Agnez Mo doesn’t do anything by halves. On the Pacific Palisades set of the music video for “Long as I Get Paid”—the debut single from her first international record, X—the Indonesian pop artist called the shots, leading a team of dancers through complex choreography and belting out her self-assured “take that haters” anthem at a location she scouted herself. Mo may have had her hands full, but her energy was palpable. “I needed to make sure that what I envisioned really came to life,” she said during a break in filming. “I’m my own biggest critic. I want things to be perfect. It’s not about arrogance—it’s about realizing that I’m evolving and I’m moving in the right direction.”

With today’s launch of X, a confessional disc that she considers her most personal work to date, Mo enters the next phase of a career that has been exemplary from the start. Though she’s a newcomer in the States, in Asia, where she’s been performing since the age of 6, she has already been a chart-topping superstar for two decades. To her millions of fans there, she’s as beloved for her outlandish fashions as she is for her sexually liberated lyrics set to edgy-yet-pop sounds created with American music industry staples like Timbaland and Danja. “A lot of artists love to change up their teams, but I’m not like that because I’ve always believed that your squad should be a family,” Mo said. “I want the people who are there to be there because what we’re creating together is cool, not just because they’re getting paid. [So] when I found the right team, I wanted to stick with them.”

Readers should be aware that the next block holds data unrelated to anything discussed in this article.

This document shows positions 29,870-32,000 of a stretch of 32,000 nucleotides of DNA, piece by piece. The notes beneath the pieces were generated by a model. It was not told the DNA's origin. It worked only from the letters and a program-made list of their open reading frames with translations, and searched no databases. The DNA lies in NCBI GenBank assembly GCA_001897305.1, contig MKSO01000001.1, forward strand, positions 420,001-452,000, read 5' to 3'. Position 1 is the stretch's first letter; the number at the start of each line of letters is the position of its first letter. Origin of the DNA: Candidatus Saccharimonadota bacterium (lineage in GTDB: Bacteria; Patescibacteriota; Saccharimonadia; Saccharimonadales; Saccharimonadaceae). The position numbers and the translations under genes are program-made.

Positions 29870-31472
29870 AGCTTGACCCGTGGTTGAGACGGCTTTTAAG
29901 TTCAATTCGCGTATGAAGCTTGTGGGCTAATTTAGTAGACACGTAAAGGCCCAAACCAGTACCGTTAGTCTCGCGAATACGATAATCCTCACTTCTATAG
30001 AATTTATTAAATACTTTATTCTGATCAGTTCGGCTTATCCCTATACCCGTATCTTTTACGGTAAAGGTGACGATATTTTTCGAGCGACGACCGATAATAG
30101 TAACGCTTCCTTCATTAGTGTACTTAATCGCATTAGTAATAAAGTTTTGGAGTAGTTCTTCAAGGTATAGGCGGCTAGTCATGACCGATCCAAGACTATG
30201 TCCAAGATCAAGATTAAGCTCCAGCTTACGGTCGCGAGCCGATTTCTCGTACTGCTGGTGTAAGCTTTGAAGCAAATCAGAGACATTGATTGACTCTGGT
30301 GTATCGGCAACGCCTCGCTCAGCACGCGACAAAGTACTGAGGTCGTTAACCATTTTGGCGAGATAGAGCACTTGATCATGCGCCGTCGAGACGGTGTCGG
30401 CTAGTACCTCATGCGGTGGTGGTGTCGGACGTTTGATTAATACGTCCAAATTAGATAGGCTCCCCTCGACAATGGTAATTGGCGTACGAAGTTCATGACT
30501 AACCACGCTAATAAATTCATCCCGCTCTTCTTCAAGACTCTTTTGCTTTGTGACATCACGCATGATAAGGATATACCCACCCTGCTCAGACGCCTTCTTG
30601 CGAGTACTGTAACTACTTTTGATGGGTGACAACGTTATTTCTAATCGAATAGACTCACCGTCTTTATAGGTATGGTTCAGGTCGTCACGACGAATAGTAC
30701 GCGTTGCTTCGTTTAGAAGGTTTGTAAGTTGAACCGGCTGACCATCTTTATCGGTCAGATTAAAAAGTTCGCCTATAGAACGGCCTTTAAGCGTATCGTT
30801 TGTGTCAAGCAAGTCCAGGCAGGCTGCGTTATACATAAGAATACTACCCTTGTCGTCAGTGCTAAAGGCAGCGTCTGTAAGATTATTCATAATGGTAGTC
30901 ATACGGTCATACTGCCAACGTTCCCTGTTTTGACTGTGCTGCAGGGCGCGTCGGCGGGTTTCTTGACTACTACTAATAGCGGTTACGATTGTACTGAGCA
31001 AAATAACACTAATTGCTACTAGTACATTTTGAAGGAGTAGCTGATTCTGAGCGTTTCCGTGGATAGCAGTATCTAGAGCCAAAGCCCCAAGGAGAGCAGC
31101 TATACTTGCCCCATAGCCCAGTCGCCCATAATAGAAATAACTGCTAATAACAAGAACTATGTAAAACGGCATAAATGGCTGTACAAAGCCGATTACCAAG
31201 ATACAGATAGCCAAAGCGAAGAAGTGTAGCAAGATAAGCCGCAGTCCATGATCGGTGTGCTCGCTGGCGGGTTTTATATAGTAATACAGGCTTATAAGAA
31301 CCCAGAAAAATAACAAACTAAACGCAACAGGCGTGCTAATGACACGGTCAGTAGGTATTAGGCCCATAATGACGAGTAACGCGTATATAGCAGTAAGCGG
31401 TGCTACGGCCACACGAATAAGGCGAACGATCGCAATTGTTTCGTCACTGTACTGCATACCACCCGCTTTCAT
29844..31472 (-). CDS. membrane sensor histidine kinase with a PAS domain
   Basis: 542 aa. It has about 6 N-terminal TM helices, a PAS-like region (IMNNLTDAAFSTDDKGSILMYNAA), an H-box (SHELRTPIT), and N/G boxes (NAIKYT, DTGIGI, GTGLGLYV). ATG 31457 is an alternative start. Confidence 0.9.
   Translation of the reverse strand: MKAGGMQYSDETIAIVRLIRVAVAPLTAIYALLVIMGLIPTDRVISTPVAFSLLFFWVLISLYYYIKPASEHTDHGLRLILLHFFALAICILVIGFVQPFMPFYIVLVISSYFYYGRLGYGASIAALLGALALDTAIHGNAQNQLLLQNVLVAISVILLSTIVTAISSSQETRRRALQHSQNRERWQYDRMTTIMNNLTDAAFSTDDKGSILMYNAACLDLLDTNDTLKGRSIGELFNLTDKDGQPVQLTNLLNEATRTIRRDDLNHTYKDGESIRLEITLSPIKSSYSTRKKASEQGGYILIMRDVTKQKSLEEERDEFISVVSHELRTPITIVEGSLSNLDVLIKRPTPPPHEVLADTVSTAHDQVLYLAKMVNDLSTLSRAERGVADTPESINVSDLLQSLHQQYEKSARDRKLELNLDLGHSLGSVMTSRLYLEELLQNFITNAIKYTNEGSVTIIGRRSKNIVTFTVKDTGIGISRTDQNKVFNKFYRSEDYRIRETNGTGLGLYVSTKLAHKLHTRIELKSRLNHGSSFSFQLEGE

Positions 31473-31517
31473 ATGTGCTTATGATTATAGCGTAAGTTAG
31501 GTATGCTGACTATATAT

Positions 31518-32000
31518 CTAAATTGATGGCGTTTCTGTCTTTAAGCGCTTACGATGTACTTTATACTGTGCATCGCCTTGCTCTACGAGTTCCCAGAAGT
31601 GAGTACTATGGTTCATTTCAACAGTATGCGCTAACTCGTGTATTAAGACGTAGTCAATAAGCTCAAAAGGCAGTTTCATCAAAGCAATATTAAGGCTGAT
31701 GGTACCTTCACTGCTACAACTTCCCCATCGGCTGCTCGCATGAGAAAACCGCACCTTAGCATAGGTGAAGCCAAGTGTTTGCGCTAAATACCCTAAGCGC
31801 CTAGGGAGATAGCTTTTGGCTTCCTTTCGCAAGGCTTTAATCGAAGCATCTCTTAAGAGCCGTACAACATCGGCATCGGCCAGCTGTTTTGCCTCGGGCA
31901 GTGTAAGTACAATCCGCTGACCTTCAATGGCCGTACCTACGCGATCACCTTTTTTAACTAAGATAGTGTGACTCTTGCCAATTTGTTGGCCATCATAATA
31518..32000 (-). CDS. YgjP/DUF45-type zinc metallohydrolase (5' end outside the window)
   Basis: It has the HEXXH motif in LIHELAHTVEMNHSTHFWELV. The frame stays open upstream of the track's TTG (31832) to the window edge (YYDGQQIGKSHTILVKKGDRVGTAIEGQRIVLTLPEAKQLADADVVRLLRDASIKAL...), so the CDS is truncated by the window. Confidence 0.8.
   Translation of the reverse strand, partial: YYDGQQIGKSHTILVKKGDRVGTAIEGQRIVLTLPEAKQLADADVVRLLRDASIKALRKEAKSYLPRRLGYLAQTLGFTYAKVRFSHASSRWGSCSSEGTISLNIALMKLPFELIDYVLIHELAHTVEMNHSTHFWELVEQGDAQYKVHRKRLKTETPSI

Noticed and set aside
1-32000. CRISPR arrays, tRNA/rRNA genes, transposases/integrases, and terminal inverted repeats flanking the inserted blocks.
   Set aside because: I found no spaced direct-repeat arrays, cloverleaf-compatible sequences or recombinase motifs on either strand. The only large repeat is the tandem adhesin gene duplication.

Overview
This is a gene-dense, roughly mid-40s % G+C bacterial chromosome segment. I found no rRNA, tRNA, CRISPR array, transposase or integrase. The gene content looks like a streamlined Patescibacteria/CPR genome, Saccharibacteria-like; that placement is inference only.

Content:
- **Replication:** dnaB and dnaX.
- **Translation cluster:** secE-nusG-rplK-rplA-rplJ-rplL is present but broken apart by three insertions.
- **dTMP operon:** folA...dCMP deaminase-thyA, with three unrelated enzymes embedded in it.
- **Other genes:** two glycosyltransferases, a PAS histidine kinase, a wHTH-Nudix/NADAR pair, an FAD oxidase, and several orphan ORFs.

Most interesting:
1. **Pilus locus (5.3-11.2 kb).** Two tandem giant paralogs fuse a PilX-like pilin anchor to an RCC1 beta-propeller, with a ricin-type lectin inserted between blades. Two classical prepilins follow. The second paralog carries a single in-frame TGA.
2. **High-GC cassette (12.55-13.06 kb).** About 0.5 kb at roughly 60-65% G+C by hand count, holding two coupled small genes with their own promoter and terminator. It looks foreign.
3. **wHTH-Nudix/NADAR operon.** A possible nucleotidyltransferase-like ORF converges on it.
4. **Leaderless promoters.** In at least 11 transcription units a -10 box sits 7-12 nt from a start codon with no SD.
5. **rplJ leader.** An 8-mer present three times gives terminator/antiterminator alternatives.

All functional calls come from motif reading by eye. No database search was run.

On the fashion front, that has meant assembling a group of creative heavy hitters. Mo enlisted the talents of stylist Monica Rose, makeup artist Mylah Morales, and hairstylist Larry Sims, to create a series of visual identities for the album’s music videos and to push her look beyond the expected. “What I love about all three of them is that they listen to what I want and I listen to what they want,” said Mo, who switches from sleek dominatrix to fresh-faced ingenue in the span of one video. “It’s an exchange of ideas and a true collaboration.” The group, who exchanged references over email and text, cites everything from Who’s That Girl?–era Madonna to Mo’s Indonesian heritage as a source of inspiration. The resulting mélange is distinctive, with baju adat traditional headdresses, Balmain, and vintage Chanel getting equal play.

 

“What I love about Agnez is how willing she is to take risks,” said Rose, whose avant-garde selections for Mo are worlds away from the laid-back Calabasas style the stylist helped to popularize. “She never says no and she’s always open to suggestions and input, which is a rare quality.” Mo’s adaptability also helps to make the job exciting for Sims. “She’s a chameleon,” he said. “To me, it’s almost reminiscent of when I started to work with Lupita [Nyong’o], because Agnez is just so game and eager to play.” The sentiment was echoed by Morales, who compares Mo to that other pop star turned fashion influencer, Rihanna: “Agnez has her vision of what she wants, and that is essential when you’re working with an artist.”

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